Childhood Dreams and Happenstance
This story starts in 1991.
Just imagine the scene.
A young Mum is sat at playgroup with her friends, and proudly asks her (ever so cute, if I may say so myself) 5-year-old daughter what she wants to be when she grows up.
‘I want to be Queen’ she says.
‘You said you wanted to be a vet this morning and look after animals’ says her Mum, aware that this situation has gone a little wrong and her daughter sounds less like a caring little girl, and more like a despot.
Triumphantly, the 5-year-old declares ‘yeah, but now I want to be Queen’.
This article is the story of my career – from my childhood dream of being Queen to my current job as Researcher Development Manager at the University of Exeter. The story is a personal one, and therefore contains anecdotes – and photos – to help you understand and follow the career decisions I made.
Naturally, my career goals evolved over the course of my childhood. As I grew – not yet ‘up’ – I developed a keen interest in the performing arts. Specifically, I loved to dance. I never have been able to sit still, so it seemed like the perfect vehicle for my restlessness.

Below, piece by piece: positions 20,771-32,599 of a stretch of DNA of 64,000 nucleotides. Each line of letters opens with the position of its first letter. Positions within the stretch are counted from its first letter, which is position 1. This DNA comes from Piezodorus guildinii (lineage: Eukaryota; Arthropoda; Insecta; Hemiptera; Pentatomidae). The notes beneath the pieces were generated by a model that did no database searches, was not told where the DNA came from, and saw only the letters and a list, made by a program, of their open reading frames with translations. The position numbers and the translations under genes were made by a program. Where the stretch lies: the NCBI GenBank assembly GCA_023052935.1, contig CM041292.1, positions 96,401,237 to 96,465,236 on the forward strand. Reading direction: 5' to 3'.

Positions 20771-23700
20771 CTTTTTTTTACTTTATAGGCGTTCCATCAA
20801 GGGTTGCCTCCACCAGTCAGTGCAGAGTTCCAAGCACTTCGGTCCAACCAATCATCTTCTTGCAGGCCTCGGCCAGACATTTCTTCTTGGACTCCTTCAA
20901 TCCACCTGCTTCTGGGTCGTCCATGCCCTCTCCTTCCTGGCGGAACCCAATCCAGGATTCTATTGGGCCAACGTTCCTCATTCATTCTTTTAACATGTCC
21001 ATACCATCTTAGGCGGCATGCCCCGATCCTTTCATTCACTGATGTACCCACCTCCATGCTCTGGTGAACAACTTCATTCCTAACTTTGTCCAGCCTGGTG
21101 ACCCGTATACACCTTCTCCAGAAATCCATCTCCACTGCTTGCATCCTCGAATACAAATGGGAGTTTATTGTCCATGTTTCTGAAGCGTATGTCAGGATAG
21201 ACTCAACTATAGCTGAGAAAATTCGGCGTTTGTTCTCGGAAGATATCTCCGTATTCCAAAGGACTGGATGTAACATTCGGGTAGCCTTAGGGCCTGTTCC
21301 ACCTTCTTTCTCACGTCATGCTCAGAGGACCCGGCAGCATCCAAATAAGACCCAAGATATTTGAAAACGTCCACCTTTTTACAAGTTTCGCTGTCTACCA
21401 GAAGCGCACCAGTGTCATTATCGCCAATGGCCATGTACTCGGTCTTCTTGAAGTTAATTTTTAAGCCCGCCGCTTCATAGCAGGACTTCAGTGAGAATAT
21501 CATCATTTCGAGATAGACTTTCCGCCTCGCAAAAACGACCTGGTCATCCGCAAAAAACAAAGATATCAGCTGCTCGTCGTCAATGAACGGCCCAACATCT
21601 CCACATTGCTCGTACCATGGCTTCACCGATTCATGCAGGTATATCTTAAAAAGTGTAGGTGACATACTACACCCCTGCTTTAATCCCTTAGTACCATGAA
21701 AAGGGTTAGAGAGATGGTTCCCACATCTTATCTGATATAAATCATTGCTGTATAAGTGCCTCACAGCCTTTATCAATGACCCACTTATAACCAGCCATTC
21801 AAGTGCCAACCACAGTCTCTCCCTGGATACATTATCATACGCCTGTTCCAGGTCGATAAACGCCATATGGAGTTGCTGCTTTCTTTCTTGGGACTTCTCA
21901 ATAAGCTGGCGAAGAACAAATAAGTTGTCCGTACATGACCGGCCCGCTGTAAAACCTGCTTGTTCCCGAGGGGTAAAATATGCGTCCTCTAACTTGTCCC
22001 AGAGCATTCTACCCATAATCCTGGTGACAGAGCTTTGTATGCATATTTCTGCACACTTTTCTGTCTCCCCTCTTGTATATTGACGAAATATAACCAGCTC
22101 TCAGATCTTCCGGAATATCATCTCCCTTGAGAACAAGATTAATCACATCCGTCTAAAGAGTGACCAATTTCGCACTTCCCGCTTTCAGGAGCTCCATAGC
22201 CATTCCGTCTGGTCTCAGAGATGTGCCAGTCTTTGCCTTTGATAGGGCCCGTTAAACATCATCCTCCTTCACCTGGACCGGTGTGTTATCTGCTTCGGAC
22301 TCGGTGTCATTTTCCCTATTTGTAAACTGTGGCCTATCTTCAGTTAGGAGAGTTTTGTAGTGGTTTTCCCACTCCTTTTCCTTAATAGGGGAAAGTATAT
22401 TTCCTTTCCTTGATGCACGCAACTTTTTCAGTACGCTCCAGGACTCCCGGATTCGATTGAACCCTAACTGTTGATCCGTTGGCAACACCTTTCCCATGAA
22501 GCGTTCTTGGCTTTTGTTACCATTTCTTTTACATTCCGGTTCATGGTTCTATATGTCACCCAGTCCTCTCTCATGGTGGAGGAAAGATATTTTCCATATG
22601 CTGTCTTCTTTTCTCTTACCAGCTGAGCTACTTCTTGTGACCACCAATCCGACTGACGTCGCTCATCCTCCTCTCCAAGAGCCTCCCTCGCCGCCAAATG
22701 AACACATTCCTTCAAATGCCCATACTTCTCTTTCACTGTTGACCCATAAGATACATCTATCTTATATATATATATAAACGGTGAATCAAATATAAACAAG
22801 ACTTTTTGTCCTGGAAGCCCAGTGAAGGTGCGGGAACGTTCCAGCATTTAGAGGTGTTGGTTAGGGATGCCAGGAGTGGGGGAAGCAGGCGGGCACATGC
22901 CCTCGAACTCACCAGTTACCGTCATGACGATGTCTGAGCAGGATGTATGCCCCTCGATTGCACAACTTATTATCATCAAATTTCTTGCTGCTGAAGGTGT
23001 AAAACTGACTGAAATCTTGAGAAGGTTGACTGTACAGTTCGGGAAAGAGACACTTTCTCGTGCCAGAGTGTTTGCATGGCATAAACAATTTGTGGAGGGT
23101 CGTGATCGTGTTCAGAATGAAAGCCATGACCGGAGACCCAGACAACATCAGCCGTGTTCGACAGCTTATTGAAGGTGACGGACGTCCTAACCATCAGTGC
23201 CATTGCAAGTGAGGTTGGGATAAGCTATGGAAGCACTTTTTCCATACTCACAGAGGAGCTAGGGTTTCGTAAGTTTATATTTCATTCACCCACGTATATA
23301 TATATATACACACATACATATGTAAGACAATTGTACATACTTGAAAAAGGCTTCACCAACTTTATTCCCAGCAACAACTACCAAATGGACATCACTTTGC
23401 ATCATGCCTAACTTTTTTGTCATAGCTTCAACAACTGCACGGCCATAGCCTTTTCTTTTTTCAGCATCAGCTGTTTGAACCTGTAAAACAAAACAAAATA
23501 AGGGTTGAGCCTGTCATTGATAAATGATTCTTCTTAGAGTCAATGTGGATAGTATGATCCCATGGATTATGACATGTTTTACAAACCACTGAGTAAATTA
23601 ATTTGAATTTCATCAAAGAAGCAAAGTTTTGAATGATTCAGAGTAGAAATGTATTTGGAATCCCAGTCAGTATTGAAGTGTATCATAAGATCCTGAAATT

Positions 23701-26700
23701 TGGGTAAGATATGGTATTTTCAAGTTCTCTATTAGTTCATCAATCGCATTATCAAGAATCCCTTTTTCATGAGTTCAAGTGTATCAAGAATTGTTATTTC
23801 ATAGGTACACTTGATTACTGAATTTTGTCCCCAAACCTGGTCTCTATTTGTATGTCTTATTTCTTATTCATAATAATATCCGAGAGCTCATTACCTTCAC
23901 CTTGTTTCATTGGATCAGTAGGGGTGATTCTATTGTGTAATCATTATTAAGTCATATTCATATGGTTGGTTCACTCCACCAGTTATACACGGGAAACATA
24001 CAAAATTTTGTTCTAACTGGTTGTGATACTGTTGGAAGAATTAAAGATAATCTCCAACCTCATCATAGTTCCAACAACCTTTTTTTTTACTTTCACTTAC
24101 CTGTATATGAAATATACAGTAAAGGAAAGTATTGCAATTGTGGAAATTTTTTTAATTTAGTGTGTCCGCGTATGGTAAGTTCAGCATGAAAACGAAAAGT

Once I decided I wanted to be a performer my parents selflessly drove me all over East Devon for classes and rehearsals, and by age 14 I was performing in the professional company at the Northcott Theatre in Exeter. I was dancing in pantomimes, acting in plays and having the time of my life performing in musicals as part of the Northcott Young Company. It was a dream come true. It was a fantastic training ground for young performers, and so many of us owe our careers – in a wide variety of fields – to the wonderful Rachel Vowles and John Whitehead.
The stage was my second home, and at 16 I auditioned for and was offered a place to study Musical Theatre at The Brit School in Croydon – whose alumni includes the likes of Adele, Amy Winehouse, Jessie J and Leona Lewis. I was all ready to go to London and make my fortune in the style of Dick Whittington when at the last minute I changed my mind. I was not ready to leave home, to leave Devon or to leave my family. So I enrolled to do A-Levels at a local Sixth Form College. And it is one of the best impromptu decisions I’ve ever made.